At this point, the German High Command had assumed that the French armies had been crushed on the Franco-German border (where Schlieffen the French would go) and were not retreating to Paris. The truth was that the RFC (today’s RAF) with the BEF had given the French tactical advantage through aerial reconnaissance (another factor the Germans did not expect), and had lined up two armies on the River Marne, near Paris, to catch an advancing German Army. Two important events happened at this point. First, Moltke, leader of the advancing German forces, had now become aware that Russia had become mobilized in just 10 days (rather than the predicted 8 weeks), and were now invading Germany. The very worst possible situation had now become a reality: a war on two fronts. Moltke sent a large number of men back to Germany, because he believed that, with the BEF retreating, and the French (supposedly) in tatters, Paris would be easy pickings. This led to the second event, a large mistake by the Germans. Instead of heading straight for Paris, they went east in the hope of surprising a retreating French Army. Instead, the now weakened Germans were surprised to find a large French/Allied Army waiting for them by the River Marne. The two sides fought each other to a standstill further north of Paris, at the River Aisne, and it became obvious that the Schlieffen Plan had failed.
With both sides at a standstill, now dug in shallow trenches which would later became the famous term ‘trench warfare’, both sides made efforts to outflank each other in the hope of gaining a definitive advantage over the other: ‘The Race to the Sea’. The Germans saw the Channel Ports (important to the BEF for supplies, etc) as their main targets, and the Allies sought to protect them at all costs.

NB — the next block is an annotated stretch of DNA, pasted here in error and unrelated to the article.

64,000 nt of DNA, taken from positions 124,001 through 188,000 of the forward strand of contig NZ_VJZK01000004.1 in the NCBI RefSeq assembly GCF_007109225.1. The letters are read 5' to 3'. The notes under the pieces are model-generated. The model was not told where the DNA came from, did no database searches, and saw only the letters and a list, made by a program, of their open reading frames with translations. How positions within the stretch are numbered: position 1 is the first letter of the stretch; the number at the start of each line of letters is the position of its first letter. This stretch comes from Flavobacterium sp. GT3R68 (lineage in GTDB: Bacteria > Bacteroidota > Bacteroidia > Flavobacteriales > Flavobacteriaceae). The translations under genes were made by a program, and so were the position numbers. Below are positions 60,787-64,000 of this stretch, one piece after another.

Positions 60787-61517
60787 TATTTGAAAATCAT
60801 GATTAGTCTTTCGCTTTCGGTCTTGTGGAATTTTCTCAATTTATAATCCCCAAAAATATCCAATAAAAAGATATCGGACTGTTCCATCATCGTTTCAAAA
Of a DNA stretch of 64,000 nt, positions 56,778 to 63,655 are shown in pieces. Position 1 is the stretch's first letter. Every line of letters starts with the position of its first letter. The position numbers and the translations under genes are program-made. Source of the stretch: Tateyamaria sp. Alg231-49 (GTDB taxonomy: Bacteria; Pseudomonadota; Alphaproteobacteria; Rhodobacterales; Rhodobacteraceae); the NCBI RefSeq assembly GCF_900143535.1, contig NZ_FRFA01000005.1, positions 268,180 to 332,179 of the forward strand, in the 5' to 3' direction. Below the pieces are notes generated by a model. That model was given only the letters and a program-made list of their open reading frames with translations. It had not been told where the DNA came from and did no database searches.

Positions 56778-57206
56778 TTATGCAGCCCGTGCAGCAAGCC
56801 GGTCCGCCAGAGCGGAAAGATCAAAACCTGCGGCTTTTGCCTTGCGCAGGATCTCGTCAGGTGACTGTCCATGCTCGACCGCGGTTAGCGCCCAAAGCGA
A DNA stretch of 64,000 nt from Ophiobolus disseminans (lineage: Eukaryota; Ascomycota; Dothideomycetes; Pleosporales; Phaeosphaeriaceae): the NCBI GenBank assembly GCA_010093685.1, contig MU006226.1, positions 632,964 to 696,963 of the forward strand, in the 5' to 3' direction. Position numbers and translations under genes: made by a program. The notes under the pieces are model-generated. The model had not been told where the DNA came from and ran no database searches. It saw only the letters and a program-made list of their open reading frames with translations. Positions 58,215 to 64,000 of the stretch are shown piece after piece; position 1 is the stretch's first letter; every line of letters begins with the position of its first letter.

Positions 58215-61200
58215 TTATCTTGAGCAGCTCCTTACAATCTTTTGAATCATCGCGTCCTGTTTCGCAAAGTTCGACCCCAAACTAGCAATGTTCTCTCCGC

Once again, aerial reconnaissance was essential to the Allies, alerting them of outflanking manoeuvres from the Germans and allowed them to retaliate. This continued until the coast was hit, and the port of Ypres was contested in late 1914. With the Allies winning this, it became evident that now there was going to be a stale mate, both sides looked to deepen and fortify their trenches with barbed wire, artillery, bunkers, etc. The nature of ‘trench warfare’ meant that not side could possibly break the stalemate because of the sheer defensive quality of the trenches: the area between the trenches (no mans land), was constantly under bombardment, making it an absolute impossibility to push your trenches forward.
It is evident that many factors attributed to the stalemate on the eastern front: the miscalculated assumptions in the Schlieffen Plan (Russia mobilization, the BEF, etc) brought both sides to a standstill, and then the introduction of ‘trench warfare’ after the ‘Race to the Sea’, which told us that neither side was going to give an inch, even if it did mean the deaths of millions of their own men.